Naturally what’s relevant and what’s not is controversial. In human service jobs it might be relevant to recruit people from the same gender, ethnic group or sexual orientation as the clients. If a person can do their job more effectively by having the same personal experience as the clients then how is this discrimination? But then, what about customer service jobs where customers respond better (spending-wise) to staff who are young and physically attractive?

And then there’s the boundary between public and private. It’s understood that your choice of spouse, friends, and sexual partners is a private matter. If you’re a desirable sort of mate, you’re not obliged to run an equal opportunity program for your affections. And part of the problem here is where the boundary between public and private lies. Most people think that a customers choices are private but not everybody agrees that the business that serve them have that right. For example, if you run a cafe do you have the right to refuse to serve women in headscarfs?

So yes, it’s a good question. And maybe it’s worth asking why we try so hard not to make the reasons for our judgments explicit.

Nabakov
Nabakov
15 years ago

“Personally, I’m much more interested in exploring why the general ideal of female beauty has become progressively skinnier over the last century”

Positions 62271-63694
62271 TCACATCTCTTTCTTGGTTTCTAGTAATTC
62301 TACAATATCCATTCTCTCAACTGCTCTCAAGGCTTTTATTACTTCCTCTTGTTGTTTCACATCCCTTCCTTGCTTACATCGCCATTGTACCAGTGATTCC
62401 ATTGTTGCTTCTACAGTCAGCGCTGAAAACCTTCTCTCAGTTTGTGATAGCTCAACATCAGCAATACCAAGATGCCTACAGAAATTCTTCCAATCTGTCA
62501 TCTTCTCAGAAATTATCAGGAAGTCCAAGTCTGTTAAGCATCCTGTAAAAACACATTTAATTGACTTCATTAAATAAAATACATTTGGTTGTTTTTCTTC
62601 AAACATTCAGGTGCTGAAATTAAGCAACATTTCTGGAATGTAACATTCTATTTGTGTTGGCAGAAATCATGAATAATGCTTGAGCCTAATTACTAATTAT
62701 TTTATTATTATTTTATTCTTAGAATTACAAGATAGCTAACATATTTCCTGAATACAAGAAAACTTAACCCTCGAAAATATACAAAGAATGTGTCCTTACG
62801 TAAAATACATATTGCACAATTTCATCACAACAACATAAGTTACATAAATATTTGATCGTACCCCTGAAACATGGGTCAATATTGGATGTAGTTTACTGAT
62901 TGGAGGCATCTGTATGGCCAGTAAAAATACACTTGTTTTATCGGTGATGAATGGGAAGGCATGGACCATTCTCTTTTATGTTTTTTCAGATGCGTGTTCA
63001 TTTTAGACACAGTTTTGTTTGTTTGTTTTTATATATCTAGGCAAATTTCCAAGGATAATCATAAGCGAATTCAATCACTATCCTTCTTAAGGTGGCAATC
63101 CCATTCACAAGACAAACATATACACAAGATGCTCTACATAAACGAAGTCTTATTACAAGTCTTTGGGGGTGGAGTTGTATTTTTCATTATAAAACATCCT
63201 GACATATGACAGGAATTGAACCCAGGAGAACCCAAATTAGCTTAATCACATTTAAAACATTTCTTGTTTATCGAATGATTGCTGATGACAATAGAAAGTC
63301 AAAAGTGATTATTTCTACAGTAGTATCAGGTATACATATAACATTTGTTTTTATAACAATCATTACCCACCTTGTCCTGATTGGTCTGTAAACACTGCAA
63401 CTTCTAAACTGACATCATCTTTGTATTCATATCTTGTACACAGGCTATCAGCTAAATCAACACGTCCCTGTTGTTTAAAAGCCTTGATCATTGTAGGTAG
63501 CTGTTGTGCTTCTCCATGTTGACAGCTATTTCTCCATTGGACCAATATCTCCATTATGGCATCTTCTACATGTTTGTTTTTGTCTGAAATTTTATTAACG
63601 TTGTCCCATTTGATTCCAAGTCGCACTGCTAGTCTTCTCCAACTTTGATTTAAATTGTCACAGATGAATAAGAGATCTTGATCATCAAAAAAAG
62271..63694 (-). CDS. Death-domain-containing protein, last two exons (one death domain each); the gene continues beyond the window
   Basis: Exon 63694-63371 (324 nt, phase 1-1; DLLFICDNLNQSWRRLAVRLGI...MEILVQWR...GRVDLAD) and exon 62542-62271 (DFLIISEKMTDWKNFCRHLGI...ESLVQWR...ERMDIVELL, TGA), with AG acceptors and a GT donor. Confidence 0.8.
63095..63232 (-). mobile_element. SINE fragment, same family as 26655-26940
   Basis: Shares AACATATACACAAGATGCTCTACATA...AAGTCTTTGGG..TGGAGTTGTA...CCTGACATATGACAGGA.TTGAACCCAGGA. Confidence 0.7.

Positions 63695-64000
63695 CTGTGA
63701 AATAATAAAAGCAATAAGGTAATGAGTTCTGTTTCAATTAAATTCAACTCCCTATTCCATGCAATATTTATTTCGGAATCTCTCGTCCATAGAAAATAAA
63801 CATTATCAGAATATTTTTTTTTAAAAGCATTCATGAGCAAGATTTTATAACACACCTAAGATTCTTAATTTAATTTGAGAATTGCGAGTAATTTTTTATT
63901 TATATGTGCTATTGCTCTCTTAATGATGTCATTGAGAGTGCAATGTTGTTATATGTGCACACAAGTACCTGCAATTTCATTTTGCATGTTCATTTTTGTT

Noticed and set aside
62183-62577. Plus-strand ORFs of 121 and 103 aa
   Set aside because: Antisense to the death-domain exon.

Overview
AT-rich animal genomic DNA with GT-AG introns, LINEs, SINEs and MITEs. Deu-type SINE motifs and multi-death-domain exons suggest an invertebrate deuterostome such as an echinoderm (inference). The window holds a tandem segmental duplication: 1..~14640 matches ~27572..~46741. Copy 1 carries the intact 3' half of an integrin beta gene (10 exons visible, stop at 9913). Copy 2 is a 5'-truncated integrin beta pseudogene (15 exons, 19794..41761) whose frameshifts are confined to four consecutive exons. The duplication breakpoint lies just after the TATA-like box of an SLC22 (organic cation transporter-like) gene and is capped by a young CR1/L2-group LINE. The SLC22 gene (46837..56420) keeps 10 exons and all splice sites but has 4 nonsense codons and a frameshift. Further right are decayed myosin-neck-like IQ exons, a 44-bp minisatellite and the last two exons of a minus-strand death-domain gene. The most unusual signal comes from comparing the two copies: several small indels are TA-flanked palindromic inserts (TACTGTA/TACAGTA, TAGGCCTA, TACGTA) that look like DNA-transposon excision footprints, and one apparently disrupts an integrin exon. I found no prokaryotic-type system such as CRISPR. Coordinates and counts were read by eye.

It’s the transition from Veblen’s ‘conspicuous consumption’ to what Nicholas Bentley called ‘conspicuous thrift.”

When finding food is a central task, fat, um, sticks out and says we’ve got it happening baby unlike you proles. Today when the majority of western civilisation is abundantly well fed by historical and gloabl standards, thin says I’m special because I can afford to pick and choose and lavish attention on my body shape.

Well that’s my dashed off take on the issue. But I think there’s food for thought there.

And Rob, that hamfisted parody was like listening to a tone-deaf person trying to take the piss out of Denis Roussos’ vocal stylings.

Francis Xavier Holden
15 years ago

I’m not sure what exactly you are saying Nic.

You might like to listen to some of the songs about Big Women I’ve linked to at my place.

Rob
Rob
15 years ago

Thanks, Nabakov, though I know you didn’t mean it that way.

Kim
Kim
15 years ago

I agree with Anna’s point about supermodels – a better comparison might be professional athletes, in that they’re valued largely for their physical qualities, and as those decline with age, so does their earning power. And I think you’d find that getting to the top in modelling is hardly based on some objective criterion of who’s the most attractive. It’s more likely to have a lot to do with personalities, power, and networks.